Parameter Estimates for Growth Models for Communication, Daily Living Skills, and Socialization

Communication

A quadratic growth model best fit the communication growth trajectory, RMSEA = .10, 90% CI [.03, .17], Bartlett corrected RMSEA = .07, 90% CI [.00, .16]. Higher mental ages in toddlerhood were associated with higher communication (β = 1.13, p < .001) scores in toddlerhood, controlling for maternal education, executive function, and autism severity. Higher mental age in toddlerhood was associated with a greater rate of change in communication (β =1.14, p < 001) controlling for maternal education, executive function, and autism severity. Mental age in toddlerhood was a significant predictor of the communication quadratic factor (β = −.18, p <.001).

Daily Living Skills

A linear model best fit daily living skills growth trajectory RMSEA= .11, 90% CI [.06, .17], Bartlett corrected RMSEA = .08, 90% CI [.00, .14]. Higher mental ages in toddlerhood were associated with higher daily living skills (β = 1.13, p < .001) scores in toddlerhood, controlling for maternal education, executive function, and autism severity. Higher mental age in toddlerhood was associated with a greater rate of change daily living skills (β = .38, p < .001) controlling for maternal education, executive function, and autism severity

Socialization

A quadratic growth model best fit socialization growth trajectory, RMSEA = .10, 90% CI [.02, .17], Bartlett corrected RMSEA = .07, 90% CI [.00, .16]. Higher mental age in toddlerhood was associated with a greater rate of change socialization (β = .67 p = .002) scores controlling for maternal education, executive function, and autism severity. Mental age in toddlerhood was a significant predictor of the socialization quadratic factors (β = −.08, p = .012).

Increases in perseverative errors were associated with a decrease in socialization skills (β = −.68 p = .04) controlling for maternal education, mental age, and autism severity. The effect of the time-varying covariate of ADOS severity scores was −1.34, indicating that for every increase 1 point of autism severity, socialization scores decrease by 1.34 points controlling for maternal education, mental age, and executive function.

Discussion

Longitudinal studies on adaptive behavior beginning in toddlerhood have typically used standard or age-equivalent scores to characterize adaptive behavior over time. The current study used raw scores to characterize the growth of skills over time and examined the child and environmental variables associated with change. Examination of raw scores allowed for the current study to characterize growth in skills over time within individuals with ASD rather than comparing their growth in skills in reference to the average growth of a typically developing peer (Grimm et al., 2017; Maloney & Larrivee, 2007). All domains of adaptive behavior showed growth over time. Despite an increase in adaptive behavior skills and IQ scores across the three time points, adaptive behavior standard scores did not significantly improve and were still significantly delayed from the standardization sample. Mental age in toddlerhood was the only significant predictor of the average communication, daily living skills, and socialization raw scores in toddlerhood, and mental age and executive function in toddlerhood were significantly associated with the rate of change in socialization skills from toddlerhood to middle childhood. Children with higher mental ages in toddlerhood had higher communication scores in toddlerhood and a greater rate of change from toddlerhood to middle childhood controlling for diagnostic status and executive function in toddlerhood.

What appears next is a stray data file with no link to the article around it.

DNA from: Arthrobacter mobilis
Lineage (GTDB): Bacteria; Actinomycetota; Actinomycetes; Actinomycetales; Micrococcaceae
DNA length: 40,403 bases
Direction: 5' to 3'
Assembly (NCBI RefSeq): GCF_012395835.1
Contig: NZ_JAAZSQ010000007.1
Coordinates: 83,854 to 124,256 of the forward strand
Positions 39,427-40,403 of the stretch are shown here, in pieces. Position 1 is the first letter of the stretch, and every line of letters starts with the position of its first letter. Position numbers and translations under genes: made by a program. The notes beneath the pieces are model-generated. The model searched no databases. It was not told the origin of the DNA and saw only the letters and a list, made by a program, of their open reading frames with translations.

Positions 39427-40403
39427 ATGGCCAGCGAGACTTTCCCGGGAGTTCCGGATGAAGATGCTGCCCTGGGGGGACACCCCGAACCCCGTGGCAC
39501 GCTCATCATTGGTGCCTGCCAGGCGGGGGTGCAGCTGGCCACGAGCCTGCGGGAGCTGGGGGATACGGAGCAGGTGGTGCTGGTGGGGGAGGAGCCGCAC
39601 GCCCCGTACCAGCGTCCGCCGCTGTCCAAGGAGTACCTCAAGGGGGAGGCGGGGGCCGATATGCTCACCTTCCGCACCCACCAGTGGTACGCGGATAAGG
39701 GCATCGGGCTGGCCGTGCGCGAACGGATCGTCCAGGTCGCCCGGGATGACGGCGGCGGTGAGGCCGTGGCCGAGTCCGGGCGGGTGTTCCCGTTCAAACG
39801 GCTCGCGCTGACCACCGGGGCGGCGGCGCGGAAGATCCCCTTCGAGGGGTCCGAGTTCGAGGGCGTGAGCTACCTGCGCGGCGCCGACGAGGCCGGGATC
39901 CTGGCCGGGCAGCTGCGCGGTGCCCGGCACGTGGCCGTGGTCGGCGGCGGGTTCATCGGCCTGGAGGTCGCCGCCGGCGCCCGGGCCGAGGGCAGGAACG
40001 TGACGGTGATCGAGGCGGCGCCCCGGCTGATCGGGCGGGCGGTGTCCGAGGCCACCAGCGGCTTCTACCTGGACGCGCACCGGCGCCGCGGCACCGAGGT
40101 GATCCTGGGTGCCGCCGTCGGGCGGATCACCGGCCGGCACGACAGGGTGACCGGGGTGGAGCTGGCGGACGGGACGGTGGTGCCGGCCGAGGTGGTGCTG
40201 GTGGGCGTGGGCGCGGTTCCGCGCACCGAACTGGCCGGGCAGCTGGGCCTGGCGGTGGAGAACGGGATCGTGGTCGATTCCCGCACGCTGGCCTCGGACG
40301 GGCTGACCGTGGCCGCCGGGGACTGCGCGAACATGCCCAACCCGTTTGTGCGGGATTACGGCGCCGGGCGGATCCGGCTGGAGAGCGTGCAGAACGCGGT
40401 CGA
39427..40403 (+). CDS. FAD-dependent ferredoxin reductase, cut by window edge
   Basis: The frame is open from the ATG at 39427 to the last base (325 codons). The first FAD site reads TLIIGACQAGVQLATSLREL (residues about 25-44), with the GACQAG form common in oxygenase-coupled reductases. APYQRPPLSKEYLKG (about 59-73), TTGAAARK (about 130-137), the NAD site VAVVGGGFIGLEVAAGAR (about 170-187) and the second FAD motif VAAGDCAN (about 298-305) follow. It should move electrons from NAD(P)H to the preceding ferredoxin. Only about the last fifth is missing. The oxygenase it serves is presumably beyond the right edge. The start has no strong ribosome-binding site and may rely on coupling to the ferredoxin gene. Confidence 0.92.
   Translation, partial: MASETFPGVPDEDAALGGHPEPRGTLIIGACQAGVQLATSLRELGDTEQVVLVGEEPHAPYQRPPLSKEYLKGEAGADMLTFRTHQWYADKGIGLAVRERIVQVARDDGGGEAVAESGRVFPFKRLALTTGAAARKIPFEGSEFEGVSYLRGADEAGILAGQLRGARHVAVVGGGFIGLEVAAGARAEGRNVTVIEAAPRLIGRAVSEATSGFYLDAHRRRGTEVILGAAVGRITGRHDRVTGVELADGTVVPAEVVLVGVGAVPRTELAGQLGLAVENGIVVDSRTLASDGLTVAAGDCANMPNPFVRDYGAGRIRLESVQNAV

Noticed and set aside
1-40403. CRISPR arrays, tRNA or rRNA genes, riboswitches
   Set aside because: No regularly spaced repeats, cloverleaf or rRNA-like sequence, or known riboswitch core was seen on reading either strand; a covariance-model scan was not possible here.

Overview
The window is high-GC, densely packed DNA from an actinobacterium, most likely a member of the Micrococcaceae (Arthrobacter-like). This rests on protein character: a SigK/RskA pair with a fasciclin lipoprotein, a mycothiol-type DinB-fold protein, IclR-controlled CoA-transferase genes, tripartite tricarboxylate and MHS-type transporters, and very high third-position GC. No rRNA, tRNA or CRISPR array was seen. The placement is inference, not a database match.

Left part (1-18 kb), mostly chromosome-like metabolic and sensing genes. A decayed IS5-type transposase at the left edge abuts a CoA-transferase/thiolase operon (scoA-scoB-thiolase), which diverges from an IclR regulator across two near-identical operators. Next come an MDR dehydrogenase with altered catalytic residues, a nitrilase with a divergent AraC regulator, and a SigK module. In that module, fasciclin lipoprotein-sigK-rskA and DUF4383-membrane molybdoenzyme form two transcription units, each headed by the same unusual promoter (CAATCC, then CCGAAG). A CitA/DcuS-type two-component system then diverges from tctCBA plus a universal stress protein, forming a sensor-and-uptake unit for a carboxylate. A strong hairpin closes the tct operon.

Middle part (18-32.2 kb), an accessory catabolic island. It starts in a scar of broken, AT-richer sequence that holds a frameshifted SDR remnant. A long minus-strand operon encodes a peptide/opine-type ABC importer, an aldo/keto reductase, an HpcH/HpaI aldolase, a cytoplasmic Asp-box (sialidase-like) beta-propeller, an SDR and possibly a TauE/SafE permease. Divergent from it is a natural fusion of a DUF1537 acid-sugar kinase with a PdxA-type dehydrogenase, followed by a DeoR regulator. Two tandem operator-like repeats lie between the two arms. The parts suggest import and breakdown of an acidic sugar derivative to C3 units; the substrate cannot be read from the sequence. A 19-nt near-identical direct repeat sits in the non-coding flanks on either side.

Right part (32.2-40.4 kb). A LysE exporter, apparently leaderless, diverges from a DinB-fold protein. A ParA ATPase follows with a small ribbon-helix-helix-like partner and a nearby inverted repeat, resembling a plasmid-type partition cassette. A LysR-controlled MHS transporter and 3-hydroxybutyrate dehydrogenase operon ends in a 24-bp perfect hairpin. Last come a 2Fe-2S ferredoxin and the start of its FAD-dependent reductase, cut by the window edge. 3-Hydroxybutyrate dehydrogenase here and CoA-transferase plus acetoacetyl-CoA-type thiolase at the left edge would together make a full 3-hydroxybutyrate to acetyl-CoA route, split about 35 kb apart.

Findings from the current study supported quadratic growth of communication and socialization and linear growth of daily living skills. These findings should be interpreted with caution, as there are only three time points. However, Baghdadli and colleagues (2012) have reported quadratic growth of adaptive behavior with stronger acceleration in early childhood and plateaus of adaptive behavior skills have been reported in adolescence and adulthood (Bal et al., 2015; Meyer et al., 2018; Pugliese et al., 2016; Smith et al., 2012). Future studies should examine the timing of acceleration of growth of adaptive behavior. Early childhood may be an important period for interventions to target these skills.

Mental age in toddlerhood was a significant predictor of adaptive behavior in toddlerhood and the growth of adaptive behavior over time. These findings support previous research in preschoolers and school-aged children regarding the relationship between mental age and adaptive behavior (Baghdadli et al., 2012; Flanagan et al., 2015; Kanne et al., 2011). Previous studies in toddlers with ASD reported significant relationships between MSEL scores and adaptive behavior scores in toddlerhood (Paul et al., 2014; Yang et al., 2016); however, this is the first study, to our knowledge, to report this finding longitudinally in toddlers with ASD using the MSEL as related to linear and quadratic growth of adaptive behavior over time.

The number of perseverative responses in the Spatial Reversal task in toddlerhood was negatively associated with the growth of socialization skills from toddlerhood to middle childhood. This finding indicates that increased difficulties in a task assessing cognitive flexibility and working memory are associated with less growth in socialization skills over time. Previous studies have reported associational findings with parent-reported cognitive flexibility difficulties and socialization (Pugliese et al., 2015; 2016). This is the first study to report this finding using a laboratory-based task of executive function as a predictor of developmental trajectories. This finding highlights the significance of cognitive flexibility skills. Interventions that target cognitive flexibility skills may be critical to promoting growth of socialization skills over time. Future studies should seek to replicate this finding with use of both laboratory-based tasks and parent-report assessments of executive function.